Johannesburg - Questions have arisen regarding the qualifications of a senior National Prosecuting Authority official, Deputy National Director of Public Prosecutions Nomgcobo Jiba, after it emerged that she may not be admitted as an advocate.
The questions, from within the NPA, came after Jiba failed to submit, along with other top officials, certified copies of their qualifications, as well as evidence of their admission as advocates.
Sources told the Sunday Independent that Jiba had failed for three months to supply the required documentation. Officials conducting the probe had also been unable to find her name on any of the high court rolls.
One source said that, if Jiba had been admitted in a court of law, all she had to do was to state when and where she was admitted, as well as provide a copy of the high court order that resulted in her admission.
The Sunday Independent understands that the advocates roll is currently incomplete, so it is not clear if the absence of Jiba’s name from the roll is a mistake on the part of the Department of Justice or if she is not an admitted advocate.
Jiba failed to answer questions repeatedly put to her by The Sunday Independent. SMSes were sent and telephone calls were made to her for the past seven days.
When she was contacted for a comment this week, she said: “I’m in a meeting,” before hanging up.
The Sunday Independent questions to Jiba were:
NPA spokesman Nathi Mncube said Jiba held an LLB degree, but had been unable to furnish the NPA with her certificate of admission as an advocate.
Mncube confirmed the NPA had recently requested all the top NPA managers “to supply us with their qualifications, as well their admission certificates”.
He would not be drawn on when the instruction was issued.
The senior managers were also asked to submit their qualifications.
On Saturday, Department of Justice spokesman Mthunzi Mhaga said an auditing process was under way to ensure the names of all the NPA advocates were on the roll. He said the auditing process was expected to be completed in March next year.
He said that, where there was uncertainty about whether the person was an admitted advocate, the registrars of all the high courts would be able to provide the information.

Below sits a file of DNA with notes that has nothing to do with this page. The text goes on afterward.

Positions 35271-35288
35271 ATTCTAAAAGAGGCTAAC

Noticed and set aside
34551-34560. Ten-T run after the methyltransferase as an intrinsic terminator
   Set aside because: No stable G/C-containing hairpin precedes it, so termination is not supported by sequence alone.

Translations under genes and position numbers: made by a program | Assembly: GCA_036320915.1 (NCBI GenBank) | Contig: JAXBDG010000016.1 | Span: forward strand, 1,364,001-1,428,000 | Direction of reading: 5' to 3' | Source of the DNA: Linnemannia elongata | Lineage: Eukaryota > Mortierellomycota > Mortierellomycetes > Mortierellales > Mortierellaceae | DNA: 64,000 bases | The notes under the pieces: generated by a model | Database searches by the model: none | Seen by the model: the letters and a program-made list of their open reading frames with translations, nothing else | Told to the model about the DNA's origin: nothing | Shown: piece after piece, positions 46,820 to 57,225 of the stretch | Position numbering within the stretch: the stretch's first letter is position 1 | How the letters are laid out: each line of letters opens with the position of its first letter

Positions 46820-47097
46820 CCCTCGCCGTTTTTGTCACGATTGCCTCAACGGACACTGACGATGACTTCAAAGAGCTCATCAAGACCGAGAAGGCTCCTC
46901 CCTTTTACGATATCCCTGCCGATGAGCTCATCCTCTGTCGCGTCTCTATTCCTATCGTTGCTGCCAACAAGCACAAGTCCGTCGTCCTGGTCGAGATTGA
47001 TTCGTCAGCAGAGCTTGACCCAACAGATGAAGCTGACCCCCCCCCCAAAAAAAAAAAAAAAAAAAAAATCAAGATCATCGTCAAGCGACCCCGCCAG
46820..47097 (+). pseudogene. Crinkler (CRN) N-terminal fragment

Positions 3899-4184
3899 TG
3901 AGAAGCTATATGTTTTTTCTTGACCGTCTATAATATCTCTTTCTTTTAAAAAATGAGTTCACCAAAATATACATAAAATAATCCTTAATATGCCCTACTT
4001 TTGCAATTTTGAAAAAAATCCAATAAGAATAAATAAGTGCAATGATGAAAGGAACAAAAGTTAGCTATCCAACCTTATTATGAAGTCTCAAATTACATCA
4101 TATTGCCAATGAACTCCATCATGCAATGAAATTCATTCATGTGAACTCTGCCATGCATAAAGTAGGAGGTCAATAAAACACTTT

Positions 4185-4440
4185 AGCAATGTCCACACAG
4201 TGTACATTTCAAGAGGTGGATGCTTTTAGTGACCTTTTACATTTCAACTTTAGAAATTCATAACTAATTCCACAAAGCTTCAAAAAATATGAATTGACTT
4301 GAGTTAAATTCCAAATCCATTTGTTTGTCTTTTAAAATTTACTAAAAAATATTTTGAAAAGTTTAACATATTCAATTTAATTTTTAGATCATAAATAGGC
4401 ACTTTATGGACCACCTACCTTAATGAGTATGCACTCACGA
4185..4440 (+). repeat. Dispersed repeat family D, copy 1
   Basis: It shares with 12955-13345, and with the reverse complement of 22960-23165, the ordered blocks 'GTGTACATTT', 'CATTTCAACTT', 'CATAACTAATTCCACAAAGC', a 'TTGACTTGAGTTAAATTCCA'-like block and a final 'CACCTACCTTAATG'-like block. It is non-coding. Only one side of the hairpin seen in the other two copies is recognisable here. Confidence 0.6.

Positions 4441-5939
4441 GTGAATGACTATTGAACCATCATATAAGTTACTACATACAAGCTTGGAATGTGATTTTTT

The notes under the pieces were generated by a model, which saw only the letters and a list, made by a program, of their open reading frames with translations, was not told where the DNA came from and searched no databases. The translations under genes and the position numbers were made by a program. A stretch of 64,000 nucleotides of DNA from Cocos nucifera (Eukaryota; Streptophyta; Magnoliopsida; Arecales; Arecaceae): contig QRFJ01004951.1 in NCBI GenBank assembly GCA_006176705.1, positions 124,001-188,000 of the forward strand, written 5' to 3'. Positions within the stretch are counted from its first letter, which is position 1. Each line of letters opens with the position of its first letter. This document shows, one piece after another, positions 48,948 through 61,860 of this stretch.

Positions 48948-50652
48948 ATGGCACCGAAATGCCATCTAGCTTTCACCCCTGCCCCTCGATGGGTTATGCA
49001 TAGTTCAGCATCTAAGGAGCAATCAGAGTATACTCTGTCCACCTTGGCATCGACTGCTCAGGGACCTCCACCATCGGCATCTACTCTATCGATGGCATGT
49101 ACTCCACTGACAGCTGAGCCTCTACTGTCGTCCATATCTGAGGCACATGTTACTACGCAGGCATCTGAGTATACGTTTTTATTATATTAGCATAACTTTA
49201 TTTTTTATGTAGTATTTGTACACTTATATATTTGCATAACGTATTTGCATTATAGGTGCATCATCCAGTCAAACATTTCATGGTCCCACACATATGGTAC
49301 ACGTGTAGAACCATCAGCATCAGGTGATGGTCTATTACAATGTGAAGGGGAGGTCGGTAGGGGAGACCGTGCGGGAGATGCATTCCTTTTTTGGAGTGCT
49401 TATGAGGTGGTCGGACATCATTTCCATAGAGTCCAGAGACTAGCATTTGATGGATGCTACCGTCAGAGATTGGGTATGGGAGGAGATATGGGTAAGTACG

He said the names of the advocates used to be kept manually in a book, but around early 2000 the department introduced an electronic system that crashed in 2003.
Jiba’s official CV, as it appears on the NPA’s website, says she is an admitted advocate of the high court. However, it does not indicate in which year she was admitted as an advocate.
Jiba’s CV says she completed a BJuris in 1987 and an LLB in 1989 at Walter Sisulu University, which was then known as the University of the Transkei. In 1996, she obtained an LLM in commercial law.
Her professional career started in 1988 in Peddie, in the Eastern Cape, where she worked as a prosecutor in a magistrate’s court.
In 1997, she resigned from government employment and began her articles of clerkship to qualify as an attorney with the firm Qunta Ntsebeza in Cape Town. She was admitted as an attorney in 1998.
In 1999, she joined the then Investigating Directorate for Serious Economic Offences (Idseo) in Pretoria as a senior state advocate.
When Idseo was disbanded and the Directorate of Special Operations (DSO) was formed, she was made deputy director of public prosecutions.
When contacted for comment, the former executive manager of the NPA’s Integrity Management Unit, Prince Mokotedi, defended Jiba, saying this was a smear campaign against her.
He said this was part of the ongoing faction fighting in the NPA.
In a separate matter, the NPA lodged charges of misconduct and perjury against Jiba, head of the Specialised Commercial Crimes Unit Lawrence Mrwebi and North Gauteng Director of Public Prosecutions Sibongile Mzinyathi with the Pretoria Bar Council.